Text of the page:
Interview with Mikhail Shishkin
January 9, 2012

By Phoebe Taplin 

Novelist Mikhail Shishkin, who has won all of Russia’s major literary awards, is just now being recognized in the west as a worthy successor to Russian literary giants. He spoke to Russia Beyond the Headlines’ Phoebe Taplin about writing, politics and how living abroad affects him as a Russian writer. 

Russia Beyond the Headlines: You seem to be a writer for whom linguistic concerns are crucial. Do you think this makes translating your work particularly challenging?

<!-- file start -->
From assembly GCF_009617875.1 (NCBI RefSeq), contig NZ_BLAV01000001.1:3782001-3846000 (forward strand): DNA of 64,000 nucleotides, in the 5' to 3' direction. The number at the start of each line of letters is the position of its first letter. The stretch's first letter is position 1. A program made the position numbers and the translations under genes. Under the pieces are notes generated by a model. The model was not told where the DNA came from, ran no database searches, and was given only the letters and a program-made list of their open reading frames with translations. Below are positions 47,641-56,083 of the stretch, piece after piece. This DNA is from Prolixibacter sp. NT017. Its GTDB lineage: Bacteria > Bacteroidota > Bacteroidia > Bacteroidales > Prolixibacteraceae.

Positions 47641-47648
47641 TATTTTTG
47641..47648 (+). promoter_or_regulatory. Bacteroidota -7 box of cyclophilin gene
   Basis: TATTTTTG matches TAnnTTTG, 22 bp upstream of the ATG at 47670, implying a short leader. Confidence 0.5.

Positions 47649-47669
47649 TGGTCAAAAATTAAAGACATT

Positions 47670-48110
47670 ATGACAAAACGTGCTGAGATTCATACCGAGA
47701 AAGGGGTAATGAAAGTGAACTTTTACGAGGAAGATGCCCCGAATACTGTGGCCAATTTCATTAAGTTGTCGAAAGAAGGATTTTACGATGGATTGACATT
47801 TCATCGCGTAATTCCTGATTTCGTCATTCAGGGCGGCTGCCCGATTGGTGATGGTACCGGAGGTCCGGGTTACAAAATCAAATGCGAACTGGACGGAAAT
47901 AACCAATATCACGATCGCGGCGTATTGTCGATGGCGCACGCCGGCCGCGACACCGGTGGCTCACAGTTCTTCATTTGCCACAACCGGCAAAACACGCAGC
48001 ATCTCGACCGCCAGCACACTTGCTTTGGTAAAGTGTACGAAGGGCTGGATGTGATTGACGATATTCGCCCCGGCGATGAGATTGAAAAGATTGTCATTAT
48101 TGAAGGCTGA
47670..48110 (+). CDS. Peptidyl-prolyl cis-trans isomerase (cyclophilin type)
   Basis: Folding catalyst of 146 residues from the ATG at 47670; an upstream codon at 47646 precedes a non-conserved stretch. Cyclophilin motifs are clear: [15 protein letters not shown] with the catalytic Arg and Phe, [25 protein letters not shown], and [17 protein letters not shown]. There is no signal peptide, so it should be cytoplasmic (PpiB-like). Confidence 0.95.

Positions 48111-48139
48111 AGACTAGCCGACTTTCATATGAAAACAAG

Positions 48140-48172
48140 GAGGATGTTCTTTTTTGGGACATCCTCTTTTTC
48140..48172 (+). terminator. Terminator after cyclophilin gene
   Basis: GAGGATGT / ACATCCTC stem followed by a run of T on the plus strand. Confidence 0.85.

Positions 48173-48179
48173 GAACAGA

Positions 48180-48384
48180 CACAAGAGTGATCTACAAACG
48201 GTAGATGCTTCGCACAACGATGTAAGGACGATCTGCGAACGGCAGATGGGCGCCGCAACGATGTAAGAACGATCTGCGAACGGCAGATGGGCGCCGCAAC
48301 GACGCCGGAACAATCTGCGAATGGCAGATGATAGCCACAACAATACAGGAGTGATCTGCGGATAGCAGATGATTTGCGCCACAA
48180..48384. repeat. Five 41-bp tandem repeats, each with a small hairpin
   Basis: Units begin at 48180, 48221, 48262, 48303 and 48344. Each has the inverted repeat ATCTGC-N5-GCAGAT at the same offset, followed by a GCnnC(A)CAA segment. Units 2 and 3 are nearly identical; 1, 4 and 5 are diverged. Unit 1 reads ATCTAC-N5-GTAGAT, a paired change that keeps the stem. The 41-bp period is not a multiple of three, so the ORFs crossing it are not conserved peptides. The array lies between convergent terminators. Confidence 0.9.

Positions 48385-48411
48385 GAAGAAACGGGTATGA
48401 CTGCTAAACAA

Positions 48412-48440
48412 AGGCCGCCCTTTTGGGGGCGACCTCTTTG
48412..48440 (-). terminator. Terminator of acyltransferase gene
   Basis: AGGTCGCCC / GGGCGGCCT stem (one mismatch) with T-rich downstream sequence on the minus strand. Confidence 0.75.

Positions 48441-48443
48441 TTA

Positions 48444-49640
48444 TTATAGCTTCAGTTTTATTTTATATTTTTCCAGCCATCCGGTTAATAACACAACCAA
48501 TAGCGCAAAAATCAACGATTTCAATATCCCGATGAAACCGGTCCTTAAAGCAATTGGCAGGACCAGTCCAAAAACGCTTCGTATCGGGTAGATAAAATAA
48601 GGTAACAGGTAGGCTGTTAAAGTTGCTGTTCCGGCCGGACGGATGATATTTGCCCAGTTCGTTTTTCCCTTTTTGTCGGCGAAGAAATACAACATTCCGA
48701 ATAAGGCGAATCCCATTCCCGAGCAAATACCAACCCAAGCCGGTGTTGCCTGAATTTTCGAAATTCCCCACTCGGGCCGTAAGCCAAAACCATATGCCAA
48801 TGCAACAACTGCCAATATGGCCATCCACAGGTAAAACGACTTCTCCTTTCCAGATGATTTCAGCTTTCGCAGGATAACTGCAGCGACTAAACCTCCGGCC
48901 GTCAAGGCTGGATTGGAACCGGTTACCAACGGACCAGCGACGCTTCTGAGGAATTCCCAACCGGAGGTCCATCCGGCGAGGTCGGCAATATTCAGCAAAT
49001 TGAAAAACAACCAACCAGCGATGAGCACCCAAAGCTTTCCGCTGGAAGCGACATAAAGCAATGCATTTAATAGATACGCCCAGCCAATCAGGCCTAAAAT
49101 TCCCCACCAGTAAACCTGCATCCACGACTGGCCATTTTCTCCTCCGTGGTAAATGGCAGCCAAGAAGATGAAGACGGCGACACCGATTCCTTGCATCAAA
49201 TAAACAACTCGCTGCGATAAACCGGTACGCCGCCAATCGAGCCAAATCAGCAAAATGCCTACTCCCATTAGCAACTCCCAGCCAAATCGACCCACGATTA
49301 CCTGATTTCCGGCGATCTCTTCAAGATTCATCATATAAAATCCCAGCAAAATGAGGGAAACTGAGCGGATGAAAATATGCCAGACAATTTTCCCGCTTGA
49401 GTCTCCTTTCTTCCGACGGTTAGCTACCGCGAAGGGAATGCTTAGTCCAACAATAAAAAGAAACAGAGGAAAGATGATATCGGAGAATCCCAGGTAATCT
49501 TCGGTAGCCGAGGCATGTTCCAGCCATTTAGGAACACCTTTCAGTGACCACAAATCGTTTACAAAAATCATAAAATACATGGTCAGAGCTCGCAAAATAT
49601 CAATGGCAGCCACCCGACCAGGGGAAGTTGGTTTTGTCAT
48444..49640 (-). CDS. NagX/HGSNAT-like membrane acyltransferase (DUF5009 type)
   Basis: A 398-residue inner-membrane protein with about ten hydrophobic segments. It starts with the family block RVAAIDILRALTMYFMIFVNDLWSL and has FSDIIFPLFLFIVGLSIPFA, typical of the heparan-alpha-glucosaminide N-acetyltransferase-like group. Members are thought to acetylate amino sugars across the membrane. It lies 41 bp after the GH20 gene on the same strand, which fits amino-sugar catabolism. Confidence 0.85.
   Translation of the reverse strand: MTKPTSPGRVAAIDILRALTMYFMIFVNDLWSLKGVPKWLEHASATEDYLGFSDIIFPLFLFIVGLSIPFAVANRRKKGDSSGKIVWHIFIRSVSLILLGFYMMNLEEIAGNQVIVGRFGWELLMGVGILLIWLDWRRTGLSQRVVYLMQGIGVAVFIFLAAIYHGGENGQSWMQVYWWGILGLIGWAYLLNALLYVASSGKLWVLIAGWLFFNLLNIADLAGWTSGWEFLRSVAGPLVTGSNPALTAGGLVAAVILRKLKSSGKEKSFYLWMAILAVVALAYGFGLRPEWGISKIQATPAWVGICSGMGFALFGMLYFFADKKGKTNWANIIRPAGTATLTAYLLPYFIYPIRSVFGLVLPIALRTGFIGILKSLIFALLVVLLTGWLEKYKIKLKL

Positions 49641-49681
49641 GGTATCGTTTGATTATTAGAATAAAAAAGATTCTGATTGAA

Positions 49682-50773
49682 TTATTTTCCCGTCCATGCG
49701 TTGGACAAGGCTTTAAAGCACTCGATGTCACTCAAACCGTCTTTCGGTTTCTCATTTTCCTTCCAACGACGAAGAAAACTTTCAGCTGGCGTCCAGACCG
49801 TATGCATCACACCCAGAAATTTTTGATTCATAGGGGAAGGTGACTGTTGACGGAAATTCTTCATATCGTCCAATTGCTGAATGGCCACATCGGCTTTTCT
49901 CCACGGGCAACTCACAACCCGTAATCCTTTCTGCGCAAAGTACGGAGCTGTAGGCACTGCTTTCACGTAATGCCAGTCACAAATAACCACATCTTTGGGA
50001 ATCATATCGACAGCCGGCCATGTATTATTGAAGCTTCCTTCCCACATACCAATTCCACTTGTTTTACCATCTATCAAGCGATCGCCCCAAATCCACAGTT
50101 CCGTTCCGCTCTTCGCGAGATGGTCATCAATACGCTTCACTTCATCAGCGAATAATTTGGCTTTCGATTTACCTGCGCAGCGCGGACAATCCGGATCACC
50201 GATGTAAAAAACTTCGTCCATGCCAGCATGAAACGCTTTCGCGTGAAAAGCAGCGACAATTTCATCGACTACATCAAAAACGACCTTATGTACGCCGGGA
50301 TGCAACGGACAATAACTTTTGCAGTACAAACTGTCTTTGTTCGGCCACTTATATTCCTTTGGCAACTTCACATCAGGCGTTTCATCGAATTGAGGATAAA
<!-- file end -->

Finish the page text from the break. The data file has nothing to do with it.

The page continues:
Mikhail Shishkin: If you've read my books, then you know that the problems of love, death, human dignity, brutality, humiliation are all no less important for me than the linguistic aspects of prose. Text is only the means. Simply, it has long been the case that you can’t say anything with the usual words; they lead nowhere. You have to pave your own unique road. Of course, some things vanish in translation – word games, rhymes – but there are things that are translatable and understandable in all languages​​, for example, the need for love. Words are glass. You need to look not at the glass, but through it to God's world. Words, like glass, exist so that light can pass through them. Read further